Company that Met or Exceeded Industry Standards Still Found Guilty of OHS Charges
By Adrian Miedema, Dentons
Exceeding industry standards does not, on its own, protect employers from health and safety convictions or fines, a recent court decision shows.
A roofing company was charged with two offences under the Ontario Occupational Health and Safety Act. The charges alleged a failure to ensure that roofing workers were adequately protected by a guardrail system that met the requirements of the Construction Projects regulation under the OHSA. A worker fell off a roof after he had removed both the middle and upper parts of a guardrail system to dump garbage, without tying-off. His sleeve caught on a motorized buggy he was using to transport waste on the roof; both he and the buggy went over the edge.
The court found that the guardrail system was routinely opened up by removing the middle rail and possibly also the top rail. The original wooden middle rail had been replaced with an iron bar that was not securely fastened, at the time of the accident, to the guardrail system. The presence of the removable iron bar violated the regulation. Also, there was no clear process in place for the garbage disposal at the time of the accident.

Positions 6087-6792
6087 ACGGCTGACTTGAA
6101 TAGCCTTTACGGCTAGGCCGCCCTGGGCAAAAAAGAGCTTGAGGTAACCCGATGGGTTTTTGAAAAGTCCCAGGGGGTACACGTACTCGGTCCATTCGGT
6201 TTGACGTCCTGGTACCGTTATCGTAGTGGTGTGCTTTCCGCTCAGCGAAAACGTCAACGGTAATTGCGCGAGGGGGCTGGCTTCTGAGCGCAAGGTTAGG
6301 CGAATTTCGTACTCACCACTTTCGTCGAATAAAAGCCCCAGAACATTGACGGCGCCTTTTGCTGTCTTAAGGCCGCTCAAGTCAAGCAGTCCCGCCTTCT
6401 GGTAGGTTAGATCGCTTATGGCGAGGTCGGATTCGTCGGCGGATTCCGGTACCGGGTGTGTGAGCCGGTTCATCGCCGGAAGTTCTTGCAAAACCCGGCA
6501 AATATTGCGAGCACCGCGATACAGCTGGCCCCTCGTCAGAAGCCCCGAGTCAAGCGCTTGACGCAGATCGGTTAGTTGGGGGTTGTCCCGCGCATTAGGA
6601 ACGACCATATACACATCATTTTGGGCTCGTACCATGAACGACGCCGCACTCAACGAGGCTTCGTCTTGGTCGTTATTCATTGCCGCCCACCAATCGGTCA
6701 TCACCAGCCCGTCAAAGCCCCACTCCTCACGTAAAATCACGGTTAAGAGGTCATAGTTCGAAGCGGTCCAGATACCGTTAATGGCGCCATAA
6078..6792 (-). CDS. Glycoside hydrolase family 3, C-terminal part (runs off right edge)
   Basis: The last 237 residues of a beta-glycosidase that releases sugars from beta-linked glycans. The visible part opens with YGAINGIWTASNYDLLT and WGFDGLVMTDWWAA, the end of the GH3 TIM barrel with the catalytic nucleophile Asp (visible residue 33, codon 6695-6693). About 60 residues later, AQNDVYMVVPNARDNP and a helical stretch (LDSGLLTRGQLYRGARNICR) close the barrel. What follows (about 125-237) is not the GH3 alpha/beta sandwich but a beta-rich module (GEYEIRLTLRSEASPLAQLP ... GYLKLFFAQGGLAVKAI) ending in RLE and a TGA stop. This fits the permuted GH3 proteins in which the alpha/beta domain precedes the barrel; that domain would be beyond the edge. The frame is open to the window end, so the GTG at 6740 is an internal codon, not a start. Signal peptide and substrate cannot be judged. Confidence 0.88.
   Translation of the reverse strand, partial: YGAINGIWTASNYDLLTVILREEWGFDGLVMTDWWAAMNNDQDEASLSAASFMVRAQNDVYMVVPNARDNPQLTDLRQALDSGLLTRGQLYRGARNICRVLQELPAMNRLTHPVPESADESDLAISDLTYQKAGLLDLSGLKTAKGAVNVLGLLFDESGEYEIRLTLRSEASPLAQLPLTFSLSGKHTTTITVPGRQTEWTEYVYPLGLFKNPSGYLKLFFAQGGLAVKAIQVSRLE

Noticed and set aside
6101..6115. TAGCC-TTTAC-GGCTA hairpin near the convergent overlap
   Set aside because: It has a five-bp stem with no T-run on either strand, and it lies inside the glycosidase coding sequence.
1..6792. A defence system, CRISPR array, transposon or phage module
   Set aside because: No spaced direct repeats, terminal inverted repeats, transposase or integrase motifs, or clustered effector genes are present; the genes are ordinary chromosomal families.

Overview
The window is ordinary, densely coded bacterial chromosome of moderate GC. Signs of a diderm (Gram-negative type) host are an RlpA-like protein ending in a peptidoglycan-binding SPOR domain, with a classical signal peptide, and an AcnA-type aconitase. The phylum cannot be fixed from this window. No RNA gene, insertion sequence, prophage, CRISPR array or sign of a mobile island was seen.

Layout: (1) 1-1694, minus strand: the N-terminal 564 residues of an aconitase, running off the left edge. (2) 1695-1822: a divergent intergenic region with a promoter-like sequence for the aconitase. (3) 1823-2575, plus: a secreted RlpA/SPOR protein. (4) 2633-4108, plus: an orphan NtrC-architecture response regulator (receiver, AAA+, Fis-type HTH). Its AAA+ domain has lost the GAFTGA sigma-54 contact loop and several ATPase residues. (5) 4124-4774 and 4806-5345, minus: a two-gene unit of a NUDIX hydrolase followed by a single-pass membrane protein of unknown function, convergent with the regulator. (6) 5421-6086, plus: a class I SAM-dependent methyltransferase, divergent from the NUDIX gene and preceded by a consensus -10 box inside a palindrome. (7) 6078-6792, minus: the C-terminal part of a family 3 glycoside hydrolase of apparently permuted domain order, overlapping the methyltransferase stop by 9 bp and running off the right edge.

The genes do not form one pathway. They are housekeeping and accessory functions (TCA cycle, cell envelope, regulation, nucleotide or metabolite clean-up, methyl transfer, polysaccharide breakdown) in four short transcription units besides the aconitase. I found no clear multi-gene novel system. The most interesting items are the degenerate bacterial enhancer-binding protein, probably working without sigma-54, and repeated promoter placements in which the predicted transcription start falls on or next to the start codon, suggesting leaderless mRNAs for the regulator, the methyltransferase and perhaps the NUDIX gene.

The court noted that the company had “generally met or exceeded many industry standards in its operations”, and had clear internal policies, weekly production meetings to discuss safety topics, and “Toolbox Talks.” It also hired outside consultants to teach various health and safety courses and to perform spot audits of safety. There was evidence that workers who failed to use safety equipment were sent home without pay and given retraining. The company had even fired long-term employees who repeatedly violated safety rules.
However, none of that was enough to establish the “due diligence” defence, because the company had not taken “all reasonable steps to prevent this accident.”
This case shows that an excellent safety program may not be enough to defeat OHSA charges if the employer failed to properly address even one particular hazard.
Ontario (Ministry of Labour) v. Semple Gooder Roofing Corporation, 2015 ONCJ 183 (CanLII)
(This piece was originally posted on the Canadian Occupational Health & Safety Law blog.)
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For more on this topic, read “Is Following an Industry Standard the Same Thing as Due Diligence?”